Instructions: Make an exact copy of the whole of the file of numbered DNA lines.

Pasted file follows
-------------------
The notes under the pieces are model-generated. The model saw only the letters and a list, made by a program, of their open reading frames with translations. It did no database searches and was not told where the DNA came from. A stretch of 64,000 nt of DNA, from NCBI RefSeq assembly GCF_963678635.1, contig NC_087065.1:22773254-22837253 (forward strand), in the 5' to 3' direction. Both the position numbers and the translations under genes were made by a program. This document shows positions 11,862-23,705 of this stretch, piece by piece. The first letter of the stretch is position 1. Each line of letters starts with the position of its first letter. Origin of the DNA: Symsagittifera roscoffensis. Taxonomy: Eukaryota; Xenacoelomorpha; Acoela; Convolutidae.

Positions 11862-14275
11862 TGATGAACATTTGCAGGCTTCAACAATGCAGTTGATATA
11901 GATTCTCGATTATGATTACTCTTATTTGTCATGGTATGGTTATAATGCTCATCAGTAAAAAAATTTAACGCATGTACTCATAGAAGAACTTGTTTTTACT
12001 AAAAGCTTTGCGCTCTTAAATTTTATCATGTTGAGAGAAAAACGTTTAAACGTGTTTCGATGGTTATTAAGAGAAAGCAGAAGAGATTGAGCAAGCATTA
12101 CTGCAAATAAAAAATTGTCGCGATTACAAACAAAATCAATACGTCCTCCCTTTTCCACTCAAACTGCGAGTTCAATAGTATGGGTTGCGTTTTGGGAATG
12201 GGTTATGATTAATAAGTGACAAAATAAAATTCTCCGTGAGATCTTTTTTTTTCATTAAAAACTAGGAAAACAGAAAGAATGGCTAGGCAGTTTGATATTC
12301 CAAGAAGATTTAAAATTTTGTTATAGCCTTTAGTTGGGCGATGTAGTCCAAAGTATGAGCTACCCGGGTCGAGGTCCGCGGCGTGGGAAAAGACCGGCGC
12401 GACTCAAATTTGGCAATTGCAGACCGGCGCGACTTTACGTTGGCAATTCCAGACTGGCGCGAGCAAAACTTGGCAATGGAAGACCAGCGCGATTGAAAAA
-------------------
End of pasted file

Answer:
The notes under the pieces are model-generated. The model saw only the letters and a list, made by a program, of their open reading frames with translations. It did no database searches and was not told where the DNA came from. A stretch of 64,000 nt of DNA, from NCBI RefSeq assembly GCF_963678635.1, contig NC_087065.1:22773254-22837253 (forward strand), in the 5' to 3' direction. Both the position numbers and the translations under genes were made by a program. This document shows positions 11,862-23,705 of this stretch, piece by piece. The first letter of the stretch is position 1. Each line of letters starts with the position of its first letter. Origin of the DNA: Symsagittifera roscoffensis. Taxonomy: Eukaryota; Xenacoelomorpha; Acoela; Convolutidae.

Positions 11862-14275
11862 TGATGAACATTTGCAGGCTTCAACAATGCAGTTGATATA
11901 GATTCTCGATTATGATTACTCTTATTTGTCATGGTATGGTTATAATGCTCATCAGTAAAAAAATTTAACGCATGTACTCATAGAAGAACTTGTTTTTACT
12001 AAAAGCTTTGCGCTCTTAAATTTTATCATGTTGAGAGAAAAACGTTTAAACGTGTTTCGATGGTTATTAAGAGAAAGCAGAAGAGATTGAGCAAGCATTA
12101 CTGCAAATAAAAAATTGTCGCGATTACAAACAAAATCAATACGTCCTCCCTTTTCCACTCAAACTGCGAGTTCAATAGTATGGGTTGCGTTTTGGGAATG
12201 GGTTATGATTAATAAGTGACAAAATAAAATTCTCCGTGAGATCTTTTTTTTTCATTAAAAACTAGGAAAACAGAAAGAATGGCTAGGCAGTTTGATATTC
12301 CAAGAAGATTTAAAATTTTGTTATAGCCTTTAGTTGGGCGATGTAGTCCAAAGTATGAGCTACCCGGGTCGAGGTCCGCGGCGTGGGAAAAGACCGGCGC
12401 GACTCAAATTTGGCAATTGCAGACCGGCGCGACTTTACGTTGGCAATTCCAGACTGGCGCGAGCAAAACTTGGCAATGGAAGACCAGCGCGATTGAAAAA